1. My husband. He's moved all around the country in support of my academic pursuits. He makes life easier when my work gets more difficult. He keeps me (marginally) balanced.

2. My family. They love me, I love them, and they make fun of me when I take myself too seriously.

3. My department. The Department of Chemical Engineering at CMU has treated me extremely well over the course of the past two years. My colleagues have made it easier for me whenever possible. They help me with writing. They read the brilliant embarrassing first drafts of grant proposals. I am given Ph.D. students. I am not overburdened with teaching or service. There are many small things that, in the end, mean everything to my happiness and peace of mind.

4. My graduate students. They are among my earliest supporters. They believe in what we are trying to achieve through our research, and they buy into the vision I've created to get us there. They almost always work hard, and they make me laugh. Their successes bring me a kind of joy I hadn't experienced before I became a professor.

The disclaimer is that this list is not meant to be all-inclusive. There are other important people in my life, like the inventors of Thorlos socks, my favorite discovery of 2014. And the CMU staff member that accepts all of my lab's VWR shipments and my occasional shipments of Kcups from Amazon Prime. You want to talk about clutch.

Happy Thanksgiving to all of you gobblers out there.

Tuesday, November 25, 2014


This past summer, I was interviewed by a reporter who was putting together an article on my work for the MIT Technology Review. It was my first interview with a reporter, and by most measures, it went as I had imagined it would.

"Tell me about your training and background."
"Why do your delivery materials work so well?"

Etc. I smiled, I was friendly. Fine, fine, fine. But I suppose that kind of information is not the most scintillating fodder for the discerning readers of the MIT Tech Review.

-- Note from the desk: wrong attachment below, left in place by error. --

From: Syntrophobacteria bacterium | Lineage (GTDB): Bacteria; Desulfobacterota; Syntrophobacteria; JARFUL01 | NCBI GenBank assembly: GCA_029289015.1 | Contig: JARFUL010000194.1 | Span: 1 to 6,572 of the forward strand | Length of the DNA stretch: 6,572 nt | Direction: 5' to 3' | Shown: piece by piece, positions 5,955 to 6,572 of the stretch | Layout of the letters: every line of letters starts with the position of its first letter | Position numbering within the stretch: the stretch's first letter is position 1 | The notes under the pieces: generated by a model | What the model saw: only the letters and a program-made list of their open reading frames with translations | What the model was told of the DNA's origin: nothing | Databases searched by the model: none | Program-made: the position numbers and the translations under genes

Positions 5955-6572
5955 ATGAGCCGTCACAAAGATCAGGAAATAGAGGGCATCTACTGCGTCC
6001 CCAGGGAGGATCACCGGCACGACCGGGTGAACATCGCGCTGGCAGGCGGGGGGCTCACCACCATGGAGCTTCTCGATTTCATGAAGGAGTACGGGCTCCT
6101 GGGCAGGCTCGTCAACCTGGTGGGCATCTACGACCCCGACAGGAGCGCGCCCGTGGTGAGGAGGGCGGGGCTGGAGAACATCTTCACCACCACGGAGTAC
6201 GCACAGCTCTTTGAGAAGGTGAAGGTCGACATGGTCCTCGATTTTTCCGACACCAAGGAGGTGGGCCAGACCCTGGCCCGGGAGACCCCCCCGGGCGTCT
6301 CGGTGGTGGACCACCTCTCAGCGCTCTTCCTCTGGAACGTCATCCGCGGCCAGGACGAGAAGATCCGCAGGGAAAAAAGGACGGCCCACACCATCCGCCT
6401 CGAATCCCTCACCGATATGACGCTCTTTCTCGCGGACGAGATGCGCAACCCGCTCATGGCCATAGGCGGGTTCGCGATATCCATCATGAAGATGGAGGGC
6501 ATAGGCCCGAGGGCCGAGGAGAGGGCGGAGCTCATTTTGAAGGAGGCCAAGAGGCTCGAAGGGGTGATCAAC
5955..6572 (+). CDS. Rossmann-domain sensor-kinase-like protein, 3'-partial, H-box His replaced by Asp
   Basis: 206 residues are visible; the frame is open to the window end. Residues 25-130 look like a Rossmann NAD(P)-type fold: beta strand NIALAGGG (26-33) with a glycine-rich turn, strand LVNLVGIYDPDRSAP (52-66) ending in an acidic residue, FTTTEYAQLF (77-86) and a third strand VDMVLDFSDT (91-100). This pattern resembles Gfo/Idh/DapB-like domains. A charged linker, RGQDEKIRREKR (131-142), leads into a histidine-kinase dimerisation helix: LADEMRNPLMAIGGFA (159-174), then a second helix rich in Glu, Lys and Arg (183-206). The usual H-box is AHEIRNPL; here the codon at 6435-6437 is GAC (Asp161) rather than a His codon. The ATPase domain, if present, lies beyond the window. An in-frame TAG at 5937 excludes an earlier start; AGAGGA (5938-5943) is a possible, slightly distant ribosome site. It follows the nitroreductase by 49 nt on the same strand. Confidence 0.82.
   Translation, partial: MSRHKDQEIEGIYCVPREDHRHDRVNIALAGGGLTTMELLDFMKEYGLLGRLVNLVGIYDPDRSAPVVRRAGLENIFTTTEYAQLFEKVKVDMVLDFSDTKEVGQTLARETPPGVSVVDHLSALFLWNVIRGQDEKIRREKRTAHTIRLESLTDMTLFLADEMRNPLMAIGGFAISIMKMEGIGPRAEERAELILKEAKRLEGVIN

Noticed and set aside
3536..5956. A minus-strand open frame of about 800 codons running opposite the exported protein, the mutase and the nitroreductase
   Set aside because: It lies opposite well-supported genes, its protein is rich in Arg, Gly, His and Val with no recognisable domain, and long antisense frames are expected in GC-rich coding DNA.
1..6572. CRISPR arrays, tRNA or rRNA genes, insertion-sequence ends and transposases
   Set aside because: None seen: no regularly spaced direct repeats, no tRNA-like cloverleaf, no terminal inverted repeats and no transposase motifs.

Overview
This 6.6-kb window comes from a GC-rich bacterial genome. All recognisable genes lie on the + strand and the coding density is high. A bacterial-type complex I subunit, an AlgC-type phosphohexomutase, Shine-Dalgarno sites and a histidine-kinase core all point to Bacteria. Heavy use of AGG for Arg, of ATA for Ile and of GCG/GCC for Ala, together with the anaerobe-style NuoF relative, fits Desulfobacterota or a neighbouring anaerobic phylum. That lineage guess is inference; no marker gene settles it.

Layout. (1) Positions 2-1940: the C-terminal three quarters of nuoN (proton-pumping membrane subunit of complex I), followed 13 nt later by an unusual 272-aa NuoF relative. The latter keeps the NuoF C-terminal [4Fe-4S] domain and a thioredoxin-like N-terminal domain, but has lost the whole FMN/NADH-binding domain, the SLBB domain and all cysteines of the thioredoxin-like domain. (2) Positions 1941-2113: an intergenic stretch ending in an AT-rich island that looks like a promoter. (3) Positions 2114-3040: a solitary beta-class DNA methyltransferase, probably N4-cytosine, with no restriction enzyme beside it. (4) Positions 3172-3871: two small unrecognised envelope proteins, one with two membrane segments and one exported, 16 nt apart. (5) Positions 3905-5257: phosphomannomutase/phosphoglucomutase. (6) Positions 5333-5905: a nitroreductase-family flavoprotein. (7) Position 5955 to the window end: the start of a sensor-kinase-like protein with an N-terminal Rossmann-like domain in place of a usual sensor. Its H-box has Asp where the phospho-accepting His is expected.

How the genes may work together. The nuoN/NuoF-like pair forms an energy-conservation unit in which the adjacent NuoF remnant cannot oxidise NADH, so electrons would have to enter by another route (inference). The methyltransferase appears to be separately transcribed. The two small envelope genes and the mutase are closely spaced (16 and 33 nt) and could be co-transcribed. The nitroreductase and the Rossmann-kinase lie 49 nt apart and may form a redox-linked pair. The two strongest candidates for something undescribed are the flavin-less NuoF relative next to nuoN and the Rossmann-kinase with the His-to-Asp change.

So then he asked about the most pivotal event(s) in my scientific career. You know, the kinds of high drama situations that are commonplace among society's most interesting class of people: engineers. Hmm. After some thought, I related a story about how I nearly left my engineering major for the humanities during my sophomore year of college. He didn't seem to like that story. So then I told him about a conversation I had with my dying grandfather that shifted my focus and perspective on my job and my life. It was a conversation that did (and does) impact me deeply.

But I glanced up from the table, over to the reporter, and he had this look on his face, this look that said, "OMG this is the most boring person I've ever interviewed".

What did he want? I contemplated fabricating a story about a cancer-stricken relative or about how I rescued a German shepherd from a burning building and saved his life with some lipids I synthesized in the lab. Absurdity. Just be honest, Katie. You are a remarkably fascinating person in your mind.

So then he asked me to describe my favorite Eureka moment in the lab.

KW: "Eureka moment?"
Rep: "Yes, Eureka moment. You know, like the moment you discover something amazing in the lab and you instantly know that it will change the course of human history."
KW: "Uh, I've never had a Eureka moment."
Rep:"What? All successful scientists have Eureka moments."


KW: "Good engineering science is the result of a series of important moments in the lab. It's not enough to discover something once. It needs to be repeatable. It needs to work well without causing 80 million different kinds of toxicity. Such examination takes time. It takes perseverance."

He stared at me blankly, unimpressed. Apparently, I didn't conform to his notion of a successful scientist.

Weeks later, the article was published as part of the Innovators Under 35 feature. All in all, it was a nice article, and I was genuinely honored to have been included. But I was slightly embarrassed that the article ended by mentioning my lack of a Eureka moment. My friends asked why an article meant to highlight my work ended on a negative note. A colleague, just last week, brought up the article and teased me about the lack of True EurekaTM in my life.

I guess it makes me a little sad. A little angry. It's a popular view of scientific life, but it's grossly inaccurate for most of us. And in a world of ever-mounting scientific pressure, where many are bending over backwards to publish in Science and Nature, the last thing I want to see is people succumbing to the siren's call of glamorous Eureka-driven moments.

I will continue to eschew the pursuit of Eureka in my own lab,  instead choosing to get my fill at home. I encourage you to make a similar choice.